How often have you seen property ads for homes that ‘need a little love’ or are ‘ideal for DIY enthusiasts’? We often translate this as ‘in desperate of blood, sweat and tears – and don’t forget the massive home loan’. But some people actively seek out these ads; they want nothing more than a ramshackle house that they can gut and rework to their hearts’ desire. And some people are so desperate to own property that they are willing to buy a house that needs work in exchange for a lower price.
Whatever your reasons for buying a fixer-upper, there are a few things you need to bear in mind.
Buying a fixer-upper isn’t always a steal
Sure, you pay a nice low price but have you considered exactly how much it will cost to fix it up? Generally, the more work a house needs, the lower the price. But, the more work that’s needed, the more expensive it will be to bring it up to scratch.
You’ll need to hire a professional property inspector to get an accurate estimate of replace and repair costs. Obviously, this will cost you some more money, but rather pay a couple of hundred dollars for a thorough inspection than find your renovations climbing tens of thousands of dollars over budget.
Once you have your estimate, add an extra 20-40% so that you’re prepared for any unexpected expenses that arise. This way you can include it all in one home loan rather than have to scramble for major extra financing.
Consider your skills
How much of the work do you want to do yourself and how much are you willing to outsource? Outsourcing will add to your expenses, but if you tackle projects that you know will flummox you, you might have to pay extra to get your mess sorted out. It’s usually best to leave plumbing and electrical work to the professionals, likewise if the roof needs a major overhaul and the support structures are less than stable.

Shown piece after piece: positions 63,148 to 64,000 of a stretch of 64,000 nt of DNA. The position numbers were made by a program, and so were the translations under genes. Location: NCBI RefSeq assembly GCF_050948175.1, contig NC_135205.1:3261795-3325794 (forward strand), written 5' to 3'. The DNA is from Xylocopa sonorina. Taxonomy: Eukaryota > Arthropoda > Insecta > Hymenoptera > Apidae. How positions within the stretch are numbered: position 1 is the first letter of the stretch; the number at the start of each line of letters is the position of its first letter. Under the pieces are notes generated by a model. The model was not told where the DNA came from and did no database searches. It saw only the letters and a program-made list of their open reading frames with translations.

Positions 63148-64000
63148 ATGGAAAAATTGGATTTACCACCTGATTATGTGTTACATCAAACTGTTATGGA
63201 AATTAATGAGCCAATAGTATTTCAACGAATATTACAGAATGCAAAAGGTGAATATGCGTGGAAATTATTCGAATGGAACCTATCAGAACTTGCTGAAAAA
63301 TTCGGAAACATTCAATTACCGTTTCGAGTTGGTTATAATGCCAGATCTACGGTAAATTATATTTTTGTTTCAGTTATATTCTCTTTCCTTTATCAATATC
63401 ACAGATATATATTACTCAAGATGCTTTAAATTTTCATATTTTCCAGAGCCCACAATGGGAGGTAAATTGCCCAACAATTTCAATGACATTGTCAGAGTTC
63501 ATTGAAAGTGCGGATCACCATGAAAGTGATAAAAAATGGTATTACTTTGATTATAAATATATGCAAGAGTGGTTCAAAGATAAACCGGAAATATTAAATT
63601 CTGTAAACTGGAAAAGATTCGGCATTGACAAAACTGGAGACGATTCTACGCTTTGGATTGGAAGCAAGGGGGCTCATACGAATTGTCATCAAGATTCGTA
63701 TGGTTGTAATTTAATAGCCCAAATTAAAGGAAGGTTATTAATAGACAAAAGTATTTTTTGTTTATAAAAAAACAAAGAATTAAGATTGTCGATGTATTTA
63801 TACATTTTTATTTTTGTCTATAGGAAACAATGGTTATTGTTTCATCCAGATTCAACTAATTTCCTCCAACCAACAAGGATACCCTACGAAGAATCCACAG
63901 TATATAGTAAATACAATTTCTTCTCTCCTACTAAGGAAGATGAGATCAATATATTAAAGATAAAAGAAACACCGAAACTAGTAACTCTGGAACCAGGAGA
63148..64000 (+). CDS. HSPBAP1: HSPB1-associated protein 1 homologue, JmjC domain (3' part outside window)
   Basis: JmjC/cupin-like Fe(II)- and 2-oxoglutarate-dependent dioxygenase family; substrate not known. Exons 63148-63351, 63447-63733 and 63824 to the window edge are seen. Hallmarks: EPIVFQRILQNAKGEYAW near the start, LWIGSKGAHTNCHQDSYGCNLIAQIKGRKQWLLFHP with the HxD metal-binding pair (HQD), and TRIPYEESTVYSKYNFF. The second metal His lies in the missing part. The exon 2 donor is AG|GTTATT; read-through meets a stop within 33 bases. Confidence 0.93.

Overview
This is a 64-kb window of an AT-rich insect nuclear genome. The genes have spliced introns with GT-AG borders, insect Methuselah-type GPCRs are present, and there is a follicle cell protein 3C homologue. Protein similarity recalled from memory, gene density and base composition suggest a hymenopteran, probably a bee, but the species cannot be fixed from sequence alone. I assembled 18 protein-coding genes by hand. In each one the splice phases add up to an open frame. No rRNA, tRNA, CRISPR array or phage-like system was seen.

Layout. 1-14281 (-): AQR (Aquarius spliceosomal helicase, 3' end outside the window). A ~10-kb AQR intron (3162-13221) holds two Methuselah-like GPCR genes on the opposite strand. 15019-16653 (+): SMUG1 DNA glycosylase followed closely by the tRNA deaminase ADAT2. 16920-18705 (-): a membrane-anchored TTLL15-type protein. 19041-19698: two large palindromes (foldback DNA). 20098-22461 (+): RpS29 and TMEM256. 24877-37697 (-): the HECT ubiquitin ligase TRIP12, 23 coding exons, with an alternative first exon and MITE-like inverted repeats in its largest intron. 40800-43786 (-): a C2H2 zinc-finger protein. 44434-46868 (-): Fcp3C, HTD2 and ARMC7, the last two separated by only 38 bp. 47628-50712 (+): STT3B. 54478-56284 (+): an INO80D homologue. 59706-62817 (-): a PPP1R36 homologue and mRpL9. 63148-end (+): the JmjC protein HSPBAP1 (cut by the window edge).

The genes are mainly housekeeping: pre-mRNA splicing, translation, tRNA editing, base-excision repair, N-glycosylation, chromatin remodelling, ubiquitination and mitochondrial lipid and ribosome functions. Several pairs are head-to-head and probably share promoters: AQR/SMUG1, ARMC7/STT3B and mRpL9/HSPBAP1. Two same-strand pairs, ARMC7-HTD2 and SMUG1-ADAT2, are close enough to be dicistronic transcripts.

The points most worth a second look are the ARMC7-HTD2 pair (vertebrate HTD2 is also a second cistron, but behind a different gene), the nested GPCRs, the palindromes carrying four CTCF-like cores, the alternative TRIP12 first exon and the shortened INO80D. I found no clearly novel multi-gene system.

On the other hand, tackling the bulk of the projects on your own could help you uncover hidden talents. You might discover that you have a flair for carpentry or tiling. You could find untapped design skills. Working on your own home could also reveal the project manager in you; make no mistake, a project of this size needs management.
Are you blessed with infinite patience?
Because that is what you’ll need to deal with the slow pace of progress, delays in deliveries and a partner who does things differently to you.
Expect the new window frames to arrive late, expect the new glass panes to arrive even later. Make allowances for the fact that you will make mistakes that will need to be corrected (with solutions that require a great deal of creativity and out-of-the-box thinking). Ensure that your relationship is rock solid – is more solid than rock, in fact – because tempers will flare. This is especially true of you’re also trying to raise children and balance renovations with a very demanding full-time (over-time) job.
Those who have done it successfully say that there is very little in life more satisfying that watching your dream house come together as the direct result of your hard work. The only thing that compares is the satisfaction of living in the home into which you poured your soul.